As writers, we face many hardships, such as rejection, criticism, lack of time, writer's block...just to name a few. But of them all there's one, in particular, that seems to sneak up on us often unnoticed, and we don't realize we're battling it until it squeezes the creativity out of us. That adversary is called writer's fatigue.
It can happen to the best of us, and it occurs in a variety of ways. Perhaps we lost joy in the writing process altogether, or we've run out of fresh ideas. Maybe the act of juggling our writer's life with all our other obligations has become too much to bear.
I've recently had several of my writer friends express this sort of exhaustion with writing but blogging in particular. They've made it clear to me that they've reached a turning point and no longer know what to say. They've become sick of writing, submitting manuscripts for publication, posting new articles, and wish they could just stop. These talented writers had lost not only their joy in writing but also their enthusiasm for all things related to writing...and in some cases even more. They seemed to have forgotten all they had accomplished. They were left drained and downcast. It saddens me to think of them giving up on writing altogether.
Benjamin Franklin used to say: "An ounce of prevention is worth a pound of cure!" Wise words indeed, but how can you prevent losing the joy writing brings due to fatigue? Here are just a few things that have helped me in the past to at least mitigate the effects or even avoid burnout entirely:
Reevaluating the Workload
I like to look at my to-do list quarterly, and then decide what to keep and what to toss. At this point in my life, my two main priorities are my family (which includes three crazy dogs) and my writing. If my commitments outside my home don't line up with my priorities, then it might be time to reevaluate my to-do list.
Cutting Back on Social Media
Let's be realistic: Social media is everywhere, and it can be a significant drain on a writer's time and energy. A few months ago, I decided to cut back on the time I spend posting and commenting on my social media outlets. While at first glance, this might not seem like a significant change, it has freed up quite a bit of my time and energy that I can now devote to other responsibilities.
Chasing the Joy of Writing
It's that joy that fuels my creativity, and sometimes I forget that I have to consciously look for ways to bring joy into my own life. I find comfort in the simple things of life, like drinking a good cup of coffee, snuggling with my dogs, or reading an exceptional book. Or just scrubbing my kitchen until it gleams - I know, it's weird, but I enjoy it.
Taking Care of Ourselves
Just because we hit rock bottom, the point where we must stop writing for the sake of our well-being, that doesn't automatically mean we have to give up our writing career forever. I frequently have to take a break from writing when my migraines hit me. It doesn't do me any good if I force myself to keep on writing while I suffer through excruciating pains. So, If I have to distance myself from my writing in order to get better, then that's what I'll do. Self-care is important. If you don't take care of yourself, no one else will do it for you.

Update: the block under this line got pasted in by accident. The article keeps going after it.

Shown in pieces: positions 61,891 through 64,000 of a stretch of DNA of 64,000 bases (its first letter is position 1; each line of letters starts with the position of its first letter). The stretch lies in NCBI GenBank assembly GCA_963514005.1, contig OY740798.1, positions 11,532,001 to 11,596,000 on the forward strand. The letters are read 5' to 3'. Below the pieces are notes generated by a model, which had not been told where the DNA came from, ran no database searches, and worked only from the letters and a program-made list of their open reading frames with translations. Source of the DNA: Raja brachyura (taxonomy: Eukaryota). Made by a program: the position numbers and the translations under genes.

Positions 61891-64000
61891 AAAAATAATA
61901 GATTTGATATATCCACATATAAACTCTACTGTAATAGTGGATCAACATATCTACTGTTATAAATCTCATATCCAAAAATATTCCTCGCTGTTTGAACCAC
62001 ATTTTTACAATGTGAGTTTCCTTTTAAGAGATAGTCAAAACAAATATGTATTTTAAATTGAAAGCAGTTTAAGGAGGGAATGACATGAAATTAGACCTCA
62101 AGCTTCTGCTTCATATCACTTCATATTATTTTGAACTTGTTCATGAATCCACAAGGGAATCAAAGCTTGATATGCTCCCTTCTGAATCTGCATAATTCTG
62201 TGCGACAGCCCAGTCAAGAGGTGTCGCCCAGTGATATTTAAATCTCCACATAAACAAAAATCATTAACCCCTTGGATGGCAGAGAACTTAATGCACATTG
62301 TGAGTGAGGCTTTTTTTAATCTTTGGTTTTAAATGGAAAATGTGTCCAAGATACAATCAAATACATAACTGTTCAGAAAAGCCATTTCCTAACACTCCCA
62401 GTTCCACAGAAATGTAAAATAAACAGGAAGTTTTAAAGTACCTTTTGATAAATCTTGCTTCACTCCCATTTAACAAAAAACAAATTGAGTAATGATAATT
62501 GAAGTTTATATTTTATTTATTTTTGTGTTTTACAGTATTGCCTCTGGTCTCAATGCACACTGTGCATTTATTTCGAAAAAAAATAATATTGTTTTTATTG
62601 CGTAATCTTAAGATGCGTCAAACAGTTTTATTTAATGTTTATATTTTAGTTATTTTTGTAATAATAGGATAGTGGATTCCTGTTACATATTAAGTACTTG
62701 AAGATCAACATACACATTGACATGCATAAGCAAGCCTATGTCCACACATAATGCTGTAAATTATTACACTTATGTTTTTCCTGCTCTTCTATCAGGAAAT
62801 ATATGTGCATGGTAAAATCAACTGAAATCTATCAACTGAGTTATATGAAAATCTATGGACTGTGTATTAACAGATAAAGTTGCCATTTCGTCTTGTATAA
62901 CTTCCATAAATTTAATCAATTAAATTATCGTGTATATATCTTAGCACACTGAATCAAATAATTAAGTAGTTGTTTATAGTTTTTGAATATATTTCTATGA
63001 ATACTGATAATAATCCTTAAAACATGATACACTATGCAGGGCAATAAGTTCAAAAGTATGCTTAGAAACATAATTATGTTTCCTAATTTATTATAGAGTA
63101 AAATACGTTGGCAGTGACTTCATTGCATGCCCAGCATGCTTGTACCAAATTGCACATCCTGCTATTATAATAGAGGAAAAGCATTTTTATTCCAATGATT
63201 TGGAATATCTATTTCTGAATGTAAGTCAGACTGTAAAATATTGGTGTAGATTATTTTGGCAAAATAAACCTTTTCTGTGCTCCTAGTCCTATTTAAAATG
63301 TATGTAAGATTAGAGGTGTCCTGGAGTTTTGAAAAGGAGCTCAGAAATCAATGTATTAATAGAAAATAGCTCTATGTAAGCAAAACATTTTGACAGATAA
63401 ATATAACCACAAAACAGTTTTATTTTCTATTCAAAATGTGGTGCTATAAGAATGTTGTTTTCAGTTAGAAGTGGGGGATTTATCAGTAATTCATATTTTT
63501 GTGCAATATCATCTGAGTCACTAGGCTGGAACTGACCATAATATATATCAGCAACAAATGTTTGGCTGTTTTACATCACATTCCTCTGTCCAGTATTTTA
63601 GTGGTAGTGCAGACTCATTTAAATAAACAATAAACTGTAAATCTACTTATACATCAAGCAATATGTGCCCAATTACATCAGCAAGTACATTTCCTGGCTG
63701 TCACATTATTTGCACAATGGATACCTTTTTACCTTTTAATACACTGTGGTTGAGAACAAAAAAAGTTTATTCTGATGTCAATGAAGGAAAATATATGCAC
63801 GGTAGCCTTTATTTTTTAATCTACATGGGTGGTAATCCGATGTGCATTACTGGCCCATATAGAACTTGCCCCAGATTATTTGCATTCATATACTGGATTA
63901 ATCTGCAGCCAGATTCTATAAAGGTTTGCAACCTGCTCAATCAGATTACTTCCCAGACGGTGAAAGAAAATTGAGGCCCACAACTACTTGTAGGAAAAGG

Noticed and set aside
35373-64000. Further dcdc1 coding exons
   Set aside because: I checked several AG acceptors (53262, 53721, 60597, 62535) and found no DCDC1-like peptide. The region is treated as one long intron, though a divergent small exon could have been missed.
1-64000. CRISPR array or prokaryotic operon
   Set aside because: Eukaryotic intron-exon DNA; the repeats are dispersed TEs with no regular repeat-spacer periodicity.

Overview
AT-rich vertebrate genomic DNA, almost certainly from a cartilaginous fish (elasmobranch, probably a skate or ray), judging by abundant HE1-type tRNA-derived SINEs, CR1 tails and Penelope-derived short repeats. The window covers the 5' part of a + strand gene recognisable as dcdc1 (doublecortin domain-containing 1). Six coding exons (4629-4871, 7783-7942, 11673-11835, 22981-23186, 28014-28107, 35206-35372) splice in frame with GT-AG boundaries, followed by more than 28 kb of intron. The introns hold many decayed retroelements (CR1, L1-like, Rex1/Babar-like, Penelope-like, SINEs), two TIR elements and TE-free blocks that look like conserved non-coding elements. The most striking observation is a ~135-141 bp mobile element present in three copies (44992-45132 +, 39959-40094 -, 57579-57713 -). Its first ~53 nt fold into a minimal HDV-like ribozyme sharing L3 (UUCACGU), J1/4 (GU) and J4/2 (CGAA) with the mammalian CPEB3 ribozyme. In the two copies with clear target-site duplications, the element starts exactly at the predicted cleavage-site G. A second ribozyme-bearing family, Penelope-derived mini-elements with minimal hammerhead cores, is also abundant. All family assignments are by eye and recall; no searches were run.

Taking a Break
I just got back a couple of weeks ago from a week-long trip to Missouri. And although it was a busy week filled with driving, meetings, dinners, etc., it was still a break from my routine. After my time away, I was ready to jump back into my day-to-day life with renewed energy.
Most writers battle burnout at some point. The trick is to be aware that it is a genuine adversary and to be mindful of the symptoms that may indicate that we are losing our spirit and joy of writing. We have to take conscious steps to recapture the joy that brought us to writing in the first place if we notice that our happiness is slowly being squeezed from us. We can't really expect anyone to love our scribbles if we don't even like what we write!
Have you ever faced burnout or lost the joy in writing? What helps you through the rough times?
Piper is the author of several non-fiction books, and recently added five historical fiction novels to her ever-expanding collection of published writings, In the Shadow of Her Majesty, The Country Girl Empress, A Life in the Shadow of the Crown, The Perpetual Traveler, and Excerpts from the Imperial Diary. When she isn't busy typing on her computer, she can be found chasing after her furry children or holding on tightly to a good cup of coffee. Follow her on LinkedIn, Facebook, Instagram, and Goodreads.
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I'm glad to hear you took a breather. Change is always a tonic for hard workers, especially writers. Here's to recapturing the JOY!ReplyDelete
Hear, hear!!! =)Delete
Sometimes you just have to take a break. Thank you for stopping by, Marian!
I generate several sorts of writing: my own memoir writing which is the most draining as it proves to be a constant "blood letting," blog writing which is a business effort and is more cerebral, my journaling which is private and constant. At the minimum, I take weekends off from blogging. I find that my memoir writing has rhythms which do not take in the specific days of the week. I will write many days in row and then be "off" many days. Often my journal is what feeds back into memoir writing. I too like to take days away. In the winter, I have been going to Mexico where I write memoir and journals but do no blog. (i continue to publish posts that were written at another time.)ReplyDelete
Thank you for stopping by and commenting, Denis Ledoux! I apologize for not replying sooner, but your comment didn't show up until this morning. =)Delete
Wow...you are one busy writer! Writing your memoir, journaling, blogging...I'm impressed!
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